It was a freezing cold Monday morning in Vienna when two weeks ago a historical moment arrived for the LGBTI Community in Austria: The Austrian constitutional court ruled that marriage should be made available for same sex couples and registered partnership for opposite sex couples.
Austria is now the first European country to recognize marriage equality for same-sex couples as a fundamental human right.
The court’s ruling made clear that the existing laws were discriminatory. Austria is now the first European country to recognize marriage equality for same-sex couples as a fundamental human right. The law will come into force on 1 January 2019. This is a ground-breaking decision which we hope will inspire other countries.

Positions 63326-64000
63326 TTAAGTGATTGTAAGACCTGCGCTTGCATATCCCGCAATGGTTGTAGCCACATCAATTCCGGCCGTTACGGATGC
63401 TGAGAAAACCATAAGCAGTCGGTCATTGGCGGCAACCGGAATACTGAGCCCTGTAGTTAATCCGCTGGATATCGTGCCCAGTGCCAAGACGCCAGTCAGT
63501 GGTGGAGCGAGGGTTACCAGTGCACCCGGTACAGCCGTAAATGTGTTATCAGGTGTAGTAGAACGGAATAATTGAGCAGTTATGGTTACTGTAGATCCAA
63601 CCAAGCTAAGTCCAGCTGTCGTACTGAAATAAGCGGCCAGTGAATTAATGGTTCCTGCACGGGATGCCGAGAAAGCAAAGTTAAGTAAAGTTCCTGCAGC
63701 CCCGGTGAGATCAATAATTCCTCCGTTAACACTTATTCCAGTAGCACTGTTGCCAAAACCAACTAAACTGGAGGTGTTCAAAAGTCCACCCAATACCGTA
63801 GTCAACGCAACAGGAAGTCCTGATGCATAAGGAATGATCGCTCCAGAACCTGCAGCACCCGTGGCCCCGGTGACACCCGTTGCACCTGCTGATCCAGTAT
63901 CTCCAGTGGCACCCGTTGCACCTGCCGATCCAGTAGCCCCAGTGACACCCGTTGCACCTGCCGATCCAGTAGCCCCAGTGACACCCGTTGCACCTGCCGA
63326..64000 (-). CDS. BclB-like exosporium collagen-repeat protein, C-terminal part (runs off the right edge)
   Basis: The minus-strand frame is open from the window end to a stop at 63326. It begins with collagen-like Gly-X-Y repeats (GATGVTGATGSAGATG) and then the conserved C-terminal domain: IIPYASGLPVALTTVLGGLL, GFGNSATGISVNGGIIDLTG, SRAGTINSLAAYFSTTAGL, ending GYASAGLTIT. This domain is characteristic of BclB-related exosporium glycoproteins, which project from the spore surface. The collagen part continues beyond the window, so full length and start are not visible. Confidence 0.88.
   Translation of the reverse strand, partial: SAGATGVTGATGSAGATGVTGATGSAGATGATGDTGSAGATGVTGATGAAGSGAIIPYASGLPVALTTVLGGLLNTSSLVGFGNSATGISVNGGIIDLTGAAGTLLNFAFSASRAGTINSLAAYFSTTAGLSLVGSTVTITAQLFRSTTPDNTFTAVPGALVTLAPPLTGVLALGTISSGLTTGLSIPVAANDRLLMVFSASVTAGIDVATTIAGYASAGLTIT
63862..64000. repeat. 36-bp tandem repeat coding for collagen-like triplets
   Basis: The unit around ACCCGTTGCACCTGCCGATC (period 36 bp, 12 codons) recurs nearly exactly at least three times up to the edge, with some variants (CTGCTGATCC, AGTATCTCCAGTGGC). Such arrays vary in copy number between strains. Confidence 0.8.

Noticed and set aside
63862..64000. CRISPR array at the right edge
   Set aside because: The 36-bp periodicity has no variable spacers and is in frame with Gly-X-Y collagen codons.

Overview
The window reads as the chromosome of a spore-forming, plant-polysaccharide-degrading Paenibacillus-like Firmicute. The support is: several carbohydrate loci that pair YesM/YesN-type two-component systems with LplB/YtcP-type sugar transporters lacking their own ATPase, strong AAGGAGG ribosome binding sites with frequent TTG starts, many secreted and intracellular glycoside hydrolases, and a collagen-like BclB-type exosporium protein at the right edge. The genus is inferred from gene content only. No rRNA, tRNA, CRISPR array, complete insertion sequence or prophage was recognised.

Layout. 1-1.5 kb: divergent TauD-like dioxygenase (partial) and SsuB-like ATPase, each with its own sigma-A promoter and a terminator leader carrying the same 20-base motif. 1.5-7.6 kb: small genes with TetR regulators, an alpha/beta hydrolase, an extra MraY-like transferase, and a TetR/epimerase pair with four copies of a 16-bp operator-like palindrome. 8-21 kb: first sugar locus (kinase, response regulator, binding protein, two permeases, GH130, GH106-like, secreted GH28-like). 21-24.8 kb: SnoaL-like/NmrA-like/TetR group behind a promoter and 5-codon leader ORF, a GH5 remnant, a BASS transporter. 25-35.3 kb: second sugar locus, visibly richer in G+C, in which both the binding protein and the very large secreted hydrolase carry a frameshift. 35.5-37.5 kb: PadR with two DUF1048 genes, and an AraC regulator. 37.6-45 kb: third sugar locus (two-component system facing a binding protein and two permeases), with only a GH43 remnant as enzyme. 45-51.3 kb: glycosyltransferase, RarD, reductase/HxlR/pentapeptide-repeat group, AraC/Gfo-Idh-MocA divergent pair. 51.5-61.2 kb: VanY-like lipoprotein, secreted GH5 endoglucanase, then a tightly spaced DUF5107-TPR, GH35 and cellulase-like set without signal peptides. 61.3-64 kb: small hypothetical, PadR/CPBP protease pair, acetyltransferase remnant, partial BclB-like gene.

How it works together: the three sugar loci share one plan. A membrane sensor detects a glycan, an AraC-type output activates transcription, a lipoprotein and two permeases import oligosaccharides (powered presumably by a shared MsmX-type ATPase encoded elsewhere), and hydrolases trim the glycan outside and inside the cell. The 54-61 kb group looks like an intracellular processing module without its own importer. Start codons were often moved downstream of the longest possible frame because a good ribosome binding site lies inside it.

But there is still a long way to go. On Monday Austria’s new conservative-right wing coalition government was sworn in. In their government programme they define family as follows: a community between men and women and their mutual children. No single word about new family forms like single parents, patchwork or rainbow families. The conservative Austrian’s People’s Party has always strongly opposed marriage equality and the right-wing Austrian’s Freedom Party regularly stirs up hatred on social media against the LGBTI community.
Representatives of the Catholic church have publicly voiced their concerns regarding the judgement made by the constitutional court. In addition, the Austrian media covers LGBTI issues poorly.
We are still far from acceptance without exception in Austria.
We are still far from acceptance without exception in Austria. LGBTI people still need to become more visible in everyday life without fearing harassment or negative consequences. Marriage equality will help with this, but it is only one – if crucial - step towards full acceptance and equality.